I have great hope that our New Day government can emancipate us out of this tragic situation. There must be a way to save us in our mental and social dilemma. We are in a mental bondage; we want to be independent and British at the same time. We want to be free, yet we enjoy the chains that are holding us captive. We say we want local leaders, yet we crown the foreign whites as lord superior. We say we are Christians yet enjoy ancient corrupt practices be they drugs, alcohol, and modern-day piracy. When do we implement the true tenants of our Christian faith of trust in an all adventurous God who calls us to walk boldly with Him into the unknown.
Years ago, there was a thought–provoking Peanuts cartoon. The first picture of the cartoon shows Charlie Brown staring at a toolbox, saying to himself, “I can’t do it! I can’t do it.”
The second picture shows Lucy entering and saying to Charlie, “What’s wrong, Charlie? You seem unhappy.”
The last picture has Charlie answer Lucy, “I am unhappy! I want to build a work bench, but I don’t have a work bench to build it on.”
The point of the cartoon – when we apply it to our Christian faith – is clear. God has provided us with a work bench upon which we can progressively do his work. A work bench of a great country with people, who properly led, has hope and aspiration of a New Day. God will not do for us that which can do for ourselves. The job of a New Day started at Emancipation in 1834 and it is incomplete, always, even having achieved Majority Rule and Independence. There is always an unfinished agenda. Every generation must achieve its planks or be deemed hopeless. God has given us a job to do in the ongoing advancement of this nation, currently we are slunking. It is obvious that we need to kick old habits, we must advance to Republic, we must turn our backs on the privy council, we must... We must press onward and stop kicking the can down the road. “Forward, Upward, Onward…but when?”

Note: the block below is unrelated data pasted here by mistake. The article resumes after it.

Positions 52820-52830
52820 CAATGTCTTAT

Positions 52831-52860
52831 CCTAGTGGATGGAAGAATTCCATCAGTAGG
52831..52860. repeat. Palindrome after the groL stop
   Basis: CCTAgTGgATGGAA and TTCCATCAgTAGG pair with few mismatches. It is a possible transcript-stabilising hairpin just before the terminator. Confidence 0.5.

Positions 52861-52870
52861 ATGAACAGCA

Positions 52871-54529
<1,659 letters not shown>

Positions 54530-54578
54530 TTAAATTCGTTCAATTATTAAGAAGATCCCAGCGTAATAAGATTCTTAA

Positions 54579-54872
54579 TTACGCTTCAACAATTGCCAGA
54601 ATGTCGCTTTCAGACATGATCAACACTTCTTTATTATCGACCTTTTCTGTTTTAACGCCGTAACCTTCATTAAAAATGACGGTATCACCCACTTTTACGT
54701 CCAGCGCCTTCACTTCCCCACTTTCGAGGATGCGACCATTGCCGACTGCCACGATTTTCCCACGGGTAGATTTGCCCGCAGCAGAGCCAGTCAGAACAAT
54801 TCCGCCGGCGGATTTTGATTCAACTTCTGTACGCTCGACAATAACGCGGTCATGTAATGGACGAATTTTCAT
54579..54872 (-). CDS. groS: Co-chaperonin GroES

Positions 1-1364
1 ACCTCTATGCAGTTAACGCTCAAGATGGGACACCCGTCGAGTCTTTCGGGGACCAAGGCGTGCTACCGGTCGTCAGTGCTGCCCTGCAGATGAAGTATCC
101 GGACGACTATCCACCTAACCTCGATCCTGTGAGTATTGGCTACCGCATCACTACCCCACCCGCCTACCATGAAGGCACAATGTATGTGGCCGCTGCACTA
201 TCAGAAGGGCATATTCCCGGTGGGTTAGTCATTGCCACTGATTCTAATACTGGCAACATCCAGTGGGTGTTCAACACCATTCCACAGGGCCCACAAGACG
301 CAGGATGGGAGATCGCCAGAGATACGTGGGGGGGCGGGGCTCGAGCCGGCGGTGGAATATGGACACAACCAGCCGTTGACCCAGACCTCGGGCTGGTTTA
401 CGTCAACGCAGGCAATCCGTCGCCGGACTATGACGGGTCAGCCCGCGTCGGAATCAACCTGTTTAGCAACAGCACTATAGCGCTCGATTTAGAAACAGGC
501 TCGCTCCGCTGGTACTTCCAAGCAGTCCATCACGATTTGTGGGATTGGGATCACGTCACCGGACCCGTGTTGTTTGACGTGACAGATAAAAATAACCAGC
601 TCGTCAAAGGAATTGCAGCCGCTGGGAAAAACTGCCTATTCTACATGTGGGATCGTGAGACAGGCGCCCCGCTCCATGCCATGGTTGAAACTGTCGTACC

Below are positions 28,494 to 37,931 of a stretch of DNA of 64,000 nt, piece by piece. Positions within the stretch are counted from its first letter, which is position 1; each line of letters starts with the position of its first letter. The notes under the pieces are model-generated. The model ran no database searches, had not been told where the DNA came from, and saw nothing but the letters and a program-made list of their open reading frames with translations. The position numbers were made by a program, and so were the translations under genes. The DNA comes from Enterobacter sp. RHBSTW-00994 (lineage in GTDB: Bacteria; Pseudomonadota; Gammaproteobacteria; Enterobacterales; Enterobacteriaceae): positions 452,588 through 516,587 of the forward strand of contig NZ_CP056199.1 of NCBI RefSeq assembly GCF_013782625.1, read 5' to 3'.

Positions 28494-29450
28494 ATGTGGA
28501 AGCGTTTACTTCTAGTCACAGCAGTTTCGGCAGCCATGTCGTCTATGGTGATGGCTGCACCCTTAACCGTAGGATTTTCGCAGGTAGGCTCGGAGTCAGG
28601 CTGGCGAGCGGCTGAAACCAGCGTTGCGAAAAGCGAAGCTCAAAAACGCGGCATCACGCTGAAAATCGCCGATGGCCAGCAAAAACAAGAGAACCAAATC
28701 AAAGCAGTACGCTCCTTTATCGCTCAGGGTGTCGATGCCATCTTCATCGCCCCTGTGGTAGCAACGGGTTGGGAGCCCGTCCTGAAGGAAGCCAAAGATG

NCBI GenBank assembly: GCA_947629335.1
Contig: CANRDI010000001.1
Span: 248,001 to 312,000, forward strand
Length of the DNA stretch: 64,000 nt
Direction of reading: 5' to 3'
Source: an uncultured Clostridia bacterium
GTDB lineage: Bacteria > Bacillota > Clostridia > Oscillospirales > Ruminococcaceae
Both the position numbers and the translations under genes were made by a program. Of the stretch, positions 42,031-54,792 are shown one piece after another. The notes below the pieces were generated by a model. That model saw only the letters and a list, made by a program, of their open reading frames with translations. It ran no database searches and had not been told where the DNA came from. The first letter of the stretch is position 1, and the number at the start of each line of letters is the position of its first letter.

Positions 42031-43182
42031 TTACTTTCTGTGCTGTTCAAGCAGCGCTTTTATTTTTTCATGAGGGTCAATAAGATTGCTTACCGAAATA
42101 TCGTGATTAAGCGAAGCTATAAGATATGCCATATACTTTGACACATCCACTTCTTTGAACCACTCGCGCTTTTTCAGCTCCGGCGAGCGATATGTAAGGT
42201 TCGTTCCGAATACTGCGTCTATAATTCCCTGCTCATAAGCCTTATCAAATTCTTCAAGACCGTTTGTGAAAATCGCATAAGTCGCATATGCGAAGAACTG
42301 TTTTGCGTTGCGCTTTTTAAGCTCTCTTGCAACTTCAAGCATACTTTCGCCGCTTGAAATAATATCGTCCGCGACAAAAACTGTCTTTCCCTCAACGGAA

Our job in our country is to put into practice the fierce urgency of now. Not to stand idly, looking into space. Our job is to roll up our sleeves and get God’s work done. We are to use the work bench given to us by the master to:
Feed the hungry
Clothed the naked
Work for peace
Provide educational opportunities
Adequate housing for all
Feed the thirsty
Provide drinking water for all
Improve roadways and airports
And love one another therefore not to hurt with our bad habits
Yes, all this to address our social life, as well, but too, to do some heavy lifting and take our country into the era that beckons a new Bahamas, that new destiny where progressive countries with progressive people will dwell as truly free and sovereign.
Let us close with a prayer:
God our father,
Your Son became one of us.
He saved us from the terrible catastrophe
To which the world was doomed.
He built for us a work bench -
The Commonwealth of The Bahamas
Upon which we are to build a newer world
A world of peace, love, and endless progress.
He will come again to judge us all, on how well we Love and tried to make this peace love and progress real. Lord give us Faith To Work through our catastrophe.
(Rev Canon S Sebastian Campbell hails from Arthur’s Town, Cat Island and presently serves as the Rector of St Gregory The Great, New Providence)